Astronauts placed five seismometers on the Moon’s surface during the Apollo 11, 12, 14, 15, and 16 missions. The Apollo 11 seismometer operated only for three weeks, but the four remaining instruments recorded 28 shallow moonquakes from 1969 to 1977. On Earth, the quakes would have ranged in magnitude from about 2 to 5.

Using the revised location estimates from their new algorithm, scientists found that the epicenters of eight of the 28 shallow quakes were within 19 miles of faults visible in the LRO images. This was close enough for the team to conclude that the faults likely caused the quakes.

The researchers also found that six of the eight quakes happened when the Moon was at or near its apogee, the point in the Moon’s orbit when it is farthest from Earth. This is where additional tidal stress from Earth’s gravity causes a peak in the total stress on the Moon’s crust, making slippage along the thrust faults more likely.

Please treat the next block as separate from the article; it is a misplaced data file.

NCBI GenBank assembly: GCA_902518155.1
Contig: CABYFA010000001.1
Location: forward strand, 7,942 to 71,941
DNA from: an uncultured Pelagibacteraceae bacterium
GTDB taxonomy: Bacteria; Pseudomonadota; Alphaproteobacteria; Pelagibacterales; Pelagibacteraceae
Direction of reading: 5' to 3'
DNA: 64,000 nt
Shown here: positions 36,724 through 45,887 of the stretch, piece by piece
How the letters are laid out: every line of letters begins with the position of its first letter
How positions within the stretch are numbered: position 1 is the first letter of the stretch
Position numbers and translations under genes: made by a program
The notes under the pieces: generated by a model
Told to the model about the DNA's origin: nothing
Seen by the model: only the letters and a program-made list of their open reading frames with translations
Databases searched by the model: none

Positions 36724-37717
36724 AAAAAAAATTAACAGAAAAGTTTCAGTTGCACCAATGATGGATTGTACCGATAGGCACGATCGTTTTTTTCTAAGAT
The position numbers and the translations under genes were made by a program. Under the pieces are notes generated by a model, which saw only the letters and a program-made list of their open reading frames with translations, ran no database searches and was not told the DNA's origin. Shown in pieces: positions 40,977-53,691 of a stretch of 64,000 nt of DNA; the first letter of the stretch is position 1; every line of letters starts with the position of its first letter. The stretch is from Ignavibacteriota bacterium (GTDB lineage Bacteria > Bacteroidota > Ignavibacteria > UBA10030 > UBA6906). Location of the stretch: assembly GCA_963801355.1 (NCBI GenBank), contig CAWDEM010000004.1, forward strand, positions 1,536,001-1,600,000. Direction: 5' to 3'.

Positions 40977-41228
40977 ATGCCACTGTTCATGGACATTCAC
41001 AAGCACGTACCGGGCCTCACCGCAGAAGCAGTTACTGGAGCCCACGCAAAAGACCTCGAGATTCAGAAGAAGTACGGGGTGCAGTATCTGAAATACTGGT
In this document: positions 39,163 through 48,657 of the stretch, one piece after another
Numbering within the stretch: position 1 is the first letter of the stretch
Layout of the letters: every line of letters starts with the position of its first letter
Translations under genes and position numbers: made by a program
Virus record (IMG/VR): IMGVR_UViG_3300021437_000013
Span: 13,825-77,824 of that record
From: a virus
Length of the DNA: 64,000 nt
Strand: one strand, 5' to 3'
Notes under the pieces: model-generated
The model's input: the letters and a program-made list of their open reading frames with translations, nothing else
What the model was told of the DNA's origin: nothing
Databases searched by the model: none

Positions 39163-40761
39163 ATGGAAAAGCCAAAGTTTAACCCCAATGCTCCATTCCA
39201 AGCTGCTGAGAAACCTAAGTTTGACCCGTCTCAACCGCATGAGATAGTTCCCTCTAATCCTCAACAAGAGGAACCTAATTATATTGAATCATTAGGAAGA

The LRO imaged more than 3,500 fault scarps on the Moon. Some of these images show landslides or boulders at the bottom of relatively bright patches on the slopes of fault scarps or nearby terrain. Brighter areas indicate regions that are freshly exposed by an event such as a moonquake.

Other LRO fault images show fresh tracks from boulder falls, suggesting that quakes sent these boulders rolling down their cliff slopes. Such tracks would be erased relatively quickly, in terms of geologic time, by the constant rain of micrometeoroid impacts on the Moon.

The study appears in the journal Nature Geoscience.